The End of the Internationalist Experiment of the Twentieth Century
By Corine Lesnes
Thursday 08 May 2003
United Nations -- Not displeased to have overcome the taboo of regime change in international law, the American hawks forge ahead. Every day the UN staff can follow in the press their debates on the reform or the death of the United Nations.
"They re killing us", says one official.
The charge was lead from London by Donald Rumsfeld s Counselor, Richard Perle, with a now-famous article of March 21st in the Guardian: Thank-you, God, for the death of the UN . The war had just begun. Mr. Perle predicted that Saddam Hussein would not fall alone, but take the UN with him. "Oh, not the whole UN, he corrected. The good works part will survive, the bureaucracy for low risk peace-keeping, the word windmill. But what will die, he continued, is the myth of the United Nations as the foundation of a new international order , the liberal concept of security achieved through international law applied by international institutions .
Ever since, new daggers are planted every day. The bureaucracy of Food for Oil was accused of hiding the import of contracts secured by Russia and France since 1996 (although each contract is public). In the April 28 edition of The Weekly Standard, Lawrence Lindsay, who left the White House economic team in January, described how the UN is not as humanitarian as people think: The proof, that UN bureaucrats prevented his adoption of two children from Kosovo (the orphanage official, he insists, was, moreover, a Frenchwoman). Be reassured: Mr. Bush s former counselor succeeded all the same in adopting a baby, one whose mother had the good idea of delivering in Montenegro.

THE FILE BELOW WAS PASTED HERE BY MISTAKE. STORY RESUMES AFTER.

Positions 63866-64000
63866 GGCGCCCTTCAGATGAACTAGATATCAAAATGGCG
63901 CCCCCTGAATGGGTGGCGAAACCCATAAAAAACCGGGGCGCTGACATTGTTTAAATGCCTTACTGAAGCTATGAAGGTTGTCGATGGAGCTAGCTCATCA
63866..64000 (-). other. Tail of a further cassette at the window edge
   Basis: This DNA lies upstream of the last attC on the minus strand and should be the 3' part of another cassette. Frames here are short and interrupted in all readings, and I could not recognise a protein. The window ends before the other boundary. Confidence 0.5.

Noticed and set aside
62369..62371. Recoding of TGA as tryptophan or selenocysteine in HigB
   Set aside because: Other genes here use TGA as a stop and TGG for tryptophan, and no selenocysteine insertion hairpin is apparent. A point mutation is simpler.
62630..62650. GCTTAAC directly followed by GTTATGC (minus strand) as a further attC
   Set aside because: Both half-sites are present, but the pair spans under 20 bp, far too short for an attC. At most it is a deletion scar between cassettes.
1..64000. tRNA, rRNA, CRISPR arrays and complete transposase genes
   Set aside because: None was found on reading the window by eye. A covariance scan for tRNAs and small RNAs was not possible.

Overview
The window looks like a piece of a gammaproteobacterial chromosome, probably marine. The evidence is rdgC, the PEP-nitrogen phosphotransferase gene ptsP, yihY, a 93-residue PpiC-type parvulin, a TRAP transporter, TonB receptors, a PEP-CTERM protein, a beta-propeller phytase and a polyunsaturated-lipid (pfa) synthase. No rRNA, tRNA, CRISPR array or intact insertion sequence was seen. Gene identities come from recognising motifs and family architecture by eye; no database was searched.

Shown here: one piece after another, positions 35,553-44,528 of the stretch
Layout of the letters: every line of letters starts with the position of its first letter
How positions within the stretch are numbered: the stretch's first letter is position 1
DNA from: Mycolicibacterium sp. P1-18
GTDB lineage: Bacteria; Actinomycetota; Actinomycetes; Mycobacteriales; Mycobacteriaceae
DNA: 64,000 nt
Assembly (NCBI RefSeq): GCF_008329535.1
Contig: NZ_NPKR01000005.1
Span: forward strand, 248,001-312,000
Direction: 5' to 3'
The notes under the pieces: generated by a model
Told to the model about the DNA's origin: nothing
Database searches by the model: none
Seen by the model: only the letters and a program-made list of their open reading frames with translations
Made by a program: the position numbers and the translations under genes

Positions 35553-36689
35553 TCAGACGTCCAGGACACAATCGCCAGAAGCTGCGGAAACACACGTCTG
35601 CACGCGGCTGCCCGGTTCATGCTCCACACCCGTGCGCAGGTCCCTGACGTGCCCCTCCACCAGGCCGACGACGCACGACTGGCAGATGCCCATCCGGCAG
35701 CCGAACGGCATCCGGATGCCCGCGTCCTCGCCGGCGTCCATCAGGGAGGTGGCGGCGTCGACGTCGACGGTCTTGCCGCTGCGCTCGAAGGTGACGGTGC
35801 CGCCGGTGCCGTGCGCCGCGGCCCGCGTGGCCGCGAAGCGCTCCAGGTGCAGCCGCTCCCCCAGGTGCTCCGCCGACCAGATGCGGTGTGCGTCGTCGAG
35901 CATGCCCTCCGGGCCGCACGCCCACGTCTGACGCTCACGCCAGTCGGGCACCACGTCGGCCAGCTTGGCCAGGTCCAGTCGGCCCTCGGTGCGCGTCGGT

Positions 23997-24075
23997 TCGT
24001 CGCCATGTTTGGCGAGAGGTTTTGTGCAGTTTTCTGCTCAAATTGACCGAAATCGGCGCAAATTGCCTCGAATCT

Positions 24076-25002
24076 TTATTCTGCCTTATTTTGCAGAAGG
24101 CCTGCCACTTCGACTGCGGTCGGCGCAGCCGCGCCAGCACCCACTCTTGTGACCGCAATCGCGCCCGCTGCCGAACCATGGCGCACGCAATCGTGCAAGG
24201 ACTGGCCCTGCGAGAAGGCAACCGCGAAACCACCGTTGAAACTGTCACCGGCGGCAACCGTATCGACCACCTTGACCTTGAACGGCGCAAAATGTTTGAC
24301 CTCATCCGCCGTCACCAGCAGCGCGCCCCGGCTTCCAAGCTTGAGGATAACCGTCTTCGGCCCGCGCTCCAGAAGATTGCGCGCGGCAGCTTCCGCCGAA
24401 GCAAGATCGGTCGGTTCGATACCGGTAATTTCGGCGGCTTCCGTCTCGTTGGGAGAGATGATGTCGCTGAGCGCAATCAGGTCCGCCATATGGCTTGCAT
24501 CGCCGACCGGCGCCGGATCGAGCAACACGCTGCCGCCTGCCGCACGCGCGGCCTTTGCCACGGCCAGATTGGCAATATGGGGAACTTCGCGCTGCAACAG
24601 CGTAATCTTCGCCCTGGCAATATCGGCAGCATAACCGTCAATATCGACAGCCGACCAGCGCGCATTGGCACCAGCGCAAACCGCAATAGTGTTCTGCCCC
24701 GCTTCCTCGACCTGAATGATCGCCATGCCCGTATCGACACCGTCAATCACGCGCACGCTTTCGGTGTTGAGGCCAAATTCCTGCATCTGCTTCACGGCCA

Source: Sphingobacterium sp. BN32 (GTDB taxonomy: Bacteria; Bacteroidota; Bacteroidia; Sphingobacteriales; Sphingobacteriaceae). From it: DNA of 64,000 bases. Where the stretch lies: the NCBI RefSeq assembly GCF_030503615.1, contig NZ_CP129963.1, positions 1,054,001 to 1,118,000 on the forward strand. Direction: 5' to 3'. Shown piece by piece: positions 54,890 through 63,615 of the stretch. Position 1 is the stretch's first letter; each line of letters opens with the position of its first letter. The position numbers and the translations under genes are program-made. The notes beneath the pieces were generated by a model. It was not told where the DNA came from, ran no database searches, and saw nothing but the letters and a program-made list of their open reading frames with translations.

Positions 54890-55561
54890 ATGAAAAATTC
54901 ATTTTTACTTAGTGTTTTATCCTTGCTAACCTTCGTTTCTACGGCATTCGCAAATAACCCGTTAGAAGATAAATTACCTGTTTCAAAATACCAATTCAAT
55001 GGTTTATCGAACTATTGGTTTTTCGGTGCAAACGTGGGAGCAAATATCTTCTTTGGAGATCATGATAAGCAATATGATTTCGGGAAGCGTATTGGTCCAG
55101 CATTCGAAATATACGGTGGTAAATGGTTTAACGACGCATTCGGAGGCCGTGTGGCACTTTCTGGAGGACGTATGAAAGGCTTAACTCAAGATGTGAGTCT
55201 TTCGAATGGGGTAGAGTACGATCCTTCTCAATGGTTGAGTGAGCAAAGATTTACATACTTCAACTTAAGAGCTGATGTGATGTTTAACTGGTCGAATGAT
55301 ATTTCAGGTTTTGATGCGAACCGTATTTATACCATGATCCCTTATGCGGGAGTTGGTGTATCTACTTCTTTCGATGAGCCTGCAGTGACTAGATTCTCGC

The neo-conservatives had prepared the ground for an eventual second skirting of the UN, in the unlikely event the Security Council should oppose the Bush administration with regard to reconstruction. The legal point for which Washington would need the Security Council, to lift the sanctions against Iraq, was already swept aside on the pretext that regime change had already rendered existing resolutions null and void. This argument is developed in a report published end-April by the Heritage Foundation, which recommends that President Bush limit the role of the UN in Iraq.
Universities and international relations specialists have hardly been more encouraging for the UN. In the May-June issue of Foreign Affairs, the influential State Department journal, Michael Glennon published an article which has been much photo-copied and commented upon at the UN. Iraq, he writes, sounded the end of a great experiment , the monumental internationalist experiment of the twentieth century , which aimed to submit the use of force to the domain of law . In fact, he explains, it could not have happened otherwise: as soon as the United States attained such enormous power, the fate of the Council was sealed . The author reckons that the United States will be confronted with pressures to limit the use of force . They should resist them and construct in their wake new international mechanisms for the preservation of peace and global security. In other words, another UN.
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